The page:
Side note: Recycled cotton is currently the most sustainable material on the market! Using recycled cotton for apparel helps to keep waste out of landfills and limits resource use for new (virgin) cotton production. It saves water, energy, and land while limiting pesticide use and greenhouse gas emissions.
  • Ethical labor practices that afford employees a livable wage and avoid overworking them 
  • Opting for smaller production volumes to minimize overstock waste
  • Producing goods as locally as possible to economically invest in nearby communities and avoid excess transportation emissions
  • Further limiting other resource use and pollution, like water
  • Being transparent and communicating about production practices to consumers

From the consumer perspective, buyers can empower themselves through education and intentional purchasing practices. Sharing information with others is also a great way to build awareness around the issue. Then, choosing to recycle or repurpose garments, instead of throwing them away, can further reduce environmental impact and promote a more circular economy!

How Does Recover Contribute to This?

Recover, a company and eco-friendly advocate, is striving to fully embody the principles of slow fashion. Every day, we aim to outfit everyone with the most environmentally and socially responsible apparel and gear on the planet.  

To accomplish this, we only use fabric that is made of recycled polyester, recycled cotton or USDA Certified Organic cotton. The color of our fabric comes naturally from the recycled cotton content which allows us to bypass the conventional fabric dyeing process. This saves roughly 10 times the amount of water and energy compared to what is used for a typical t-shirt. Additionally, we use water-based inks with 100% biodegradable pigments for printed designs which further minimizes pollution.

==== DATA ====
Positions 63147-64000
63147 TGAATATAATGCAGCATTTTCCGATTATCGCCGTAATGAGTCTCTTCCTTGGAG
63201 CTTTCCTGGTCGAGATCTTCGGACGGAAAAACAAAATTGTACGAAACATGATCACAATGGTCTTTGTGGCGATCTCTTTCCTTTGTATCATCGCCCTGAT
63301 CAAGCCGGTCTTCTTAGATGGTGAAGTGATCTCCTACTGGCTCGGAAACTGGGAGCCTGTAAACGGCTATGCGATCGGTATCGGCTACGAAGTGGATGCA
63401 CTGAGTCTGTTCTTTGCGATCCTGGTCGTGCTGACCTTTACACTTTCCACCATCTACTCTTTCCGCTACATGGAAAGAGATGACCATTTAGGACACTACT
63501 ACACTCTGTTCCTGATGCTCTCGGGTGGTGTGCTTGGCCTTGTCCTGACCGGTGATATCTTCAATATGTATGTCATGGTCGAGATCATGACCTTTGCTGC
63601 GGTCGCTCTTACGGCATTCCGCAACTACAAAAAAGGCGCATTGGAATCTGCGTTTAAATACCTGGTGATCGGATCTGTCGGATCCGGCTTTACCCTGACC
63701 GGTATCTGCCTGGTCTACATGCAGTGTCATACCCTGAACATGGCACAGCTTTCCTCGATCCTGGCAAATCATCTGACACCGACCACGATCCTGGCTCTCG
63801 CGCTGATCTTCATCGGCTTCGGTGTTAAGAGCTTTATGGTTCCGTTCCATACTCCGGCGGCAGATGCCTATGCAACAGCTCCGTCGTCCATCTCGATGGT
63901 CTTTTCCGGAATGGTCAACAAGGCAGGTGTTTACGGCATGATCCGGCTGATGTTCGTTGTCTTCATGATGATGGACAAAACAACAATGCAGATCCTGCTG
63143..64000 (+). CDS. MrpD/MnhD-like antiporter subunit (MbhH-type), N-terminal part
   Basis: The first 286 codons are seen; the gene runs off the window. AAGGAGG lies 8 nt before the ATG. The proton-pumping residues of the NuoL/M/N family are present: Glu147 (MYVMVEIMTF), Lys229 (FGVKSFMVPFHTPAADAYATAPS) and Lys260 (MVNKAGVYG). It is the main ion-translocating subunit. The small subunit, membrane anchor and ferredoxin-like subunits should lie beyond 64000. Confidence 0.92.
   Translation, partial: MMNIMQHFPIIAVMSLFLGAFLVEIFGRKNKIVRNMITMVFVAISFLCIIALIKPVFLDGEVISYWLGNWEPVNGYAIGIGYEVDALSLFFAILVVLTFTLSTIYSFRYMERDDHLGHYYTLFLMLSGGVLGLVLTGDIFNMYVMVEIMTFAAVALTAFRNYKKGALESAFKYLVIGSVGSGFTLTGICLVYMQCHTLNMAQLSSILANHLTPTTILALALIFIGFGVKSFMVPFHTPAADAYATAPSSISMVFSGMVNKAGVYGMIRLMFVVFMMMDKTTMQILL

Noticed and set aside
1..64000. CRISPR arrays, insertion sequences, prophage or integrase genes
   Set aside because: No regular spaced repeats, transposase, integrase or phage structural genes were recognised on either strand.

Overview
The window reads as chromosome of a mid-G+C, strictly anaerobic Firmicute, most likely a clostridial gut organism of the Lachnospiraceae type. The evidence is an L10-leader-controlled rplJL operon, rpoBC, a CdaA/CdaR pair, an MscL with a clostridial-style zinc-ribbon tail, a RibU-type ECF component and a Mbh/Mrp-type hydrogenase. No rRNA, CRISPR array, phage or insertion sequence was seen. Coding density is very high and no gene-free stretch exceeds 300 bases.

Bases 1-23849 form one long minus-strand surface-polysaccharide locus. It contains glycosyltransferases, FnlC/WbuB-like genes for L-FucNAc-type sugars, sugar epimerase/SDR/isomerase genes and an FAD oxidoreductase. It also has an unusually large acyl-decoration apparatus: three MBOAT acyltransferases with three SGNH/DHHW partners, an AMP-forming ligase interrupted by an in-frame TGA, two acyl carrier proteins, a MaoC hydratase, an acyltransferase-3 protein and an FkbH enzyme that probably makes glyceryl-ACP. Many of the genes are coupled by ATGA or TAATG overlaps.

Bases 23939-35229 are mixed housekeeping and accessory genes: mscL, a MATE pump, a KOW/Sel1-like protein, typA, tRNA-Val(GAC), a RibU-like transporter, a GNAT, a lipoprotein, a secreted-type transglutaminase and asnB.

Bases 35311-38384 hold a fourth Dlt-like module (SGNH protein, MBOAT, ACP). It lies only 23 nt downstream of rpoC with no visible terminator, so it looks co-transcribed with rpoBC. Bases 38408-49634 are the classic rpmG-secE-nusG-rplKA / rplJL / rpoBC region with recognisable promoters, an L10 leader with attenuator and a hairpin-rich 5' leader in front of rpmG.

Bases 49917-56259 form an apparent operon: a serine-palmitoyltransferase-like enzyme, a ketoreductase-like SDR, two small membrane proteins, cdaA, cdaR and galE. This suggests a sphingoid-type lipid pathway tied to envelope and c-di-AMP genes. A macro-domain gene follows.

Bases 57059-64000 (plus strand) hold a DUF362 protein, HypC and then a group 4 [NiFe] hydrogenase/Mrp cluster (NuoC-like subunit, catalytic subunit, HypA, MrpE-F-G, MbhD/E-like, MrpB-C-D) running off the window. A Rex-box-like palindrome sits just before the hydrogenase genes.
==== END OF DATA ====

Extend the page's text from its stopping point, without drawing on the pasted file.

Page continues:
Once the product is ready to be disposed of, we can take it back and recycle it into a new shirt through our 360° Closed Loop Program. This effectively reduces waste by preventing it from entering the landfill and preventing new (virgin) material production, creating a Closed Loop! 

Recover also utilizes a HyperLocal™ production system which invests in jobs in the Southeast United States and Central America, and offers Equal Compensation. Our US Supply chain operates within a 250-mile radius of our North Carolina Headquarters, while our El Salvador supply chain features vertically integrated production all confined within a 10-mile radius. Being this HyperLocal™ enables us to limit our transportation emissions and print designs on demand to prevent excess inventory waste. 

At Recover, we pride ourselves on being transparent with our community by sharing our production practices and values. We also view it as our responsibility to contribute to the greater community. We continuously work with environmental non-profits via our Giveback initiative to help make the world a better place!

Resources to Help

As you continue to make clothing purchases throughout your life, it is important to shop responsibly. Be sure to check out one of the many databases for apparel company sustainability rankings!

Fashion Revolution is a fashion activist movement that aims to end human and environmental exploitation in the fashion industry. They have a Fashion Transparency Index that ranks 250 of the world’s largest fashion brands and retailers based on their public disclosure of human rights and environmental policies, practices, and impacts, across their operations and supply chains. Additionally, the Clean Clothes Campaign is a global network of over 200 organizations worldwide that advocates for workers’ rights in the garment industry. They have a Fashion Checker that rates over 300 clothing brands based on categories like transparency, living wage paid, action plan, public commitment, and separate labor costs.

Although the beast that is fast fashion can seem insurmountable and inescapable sometimes, adopting slow fashion principles can pave the way for positive change. If we, as both consumers and outfitters work together, we can help the Earth recover!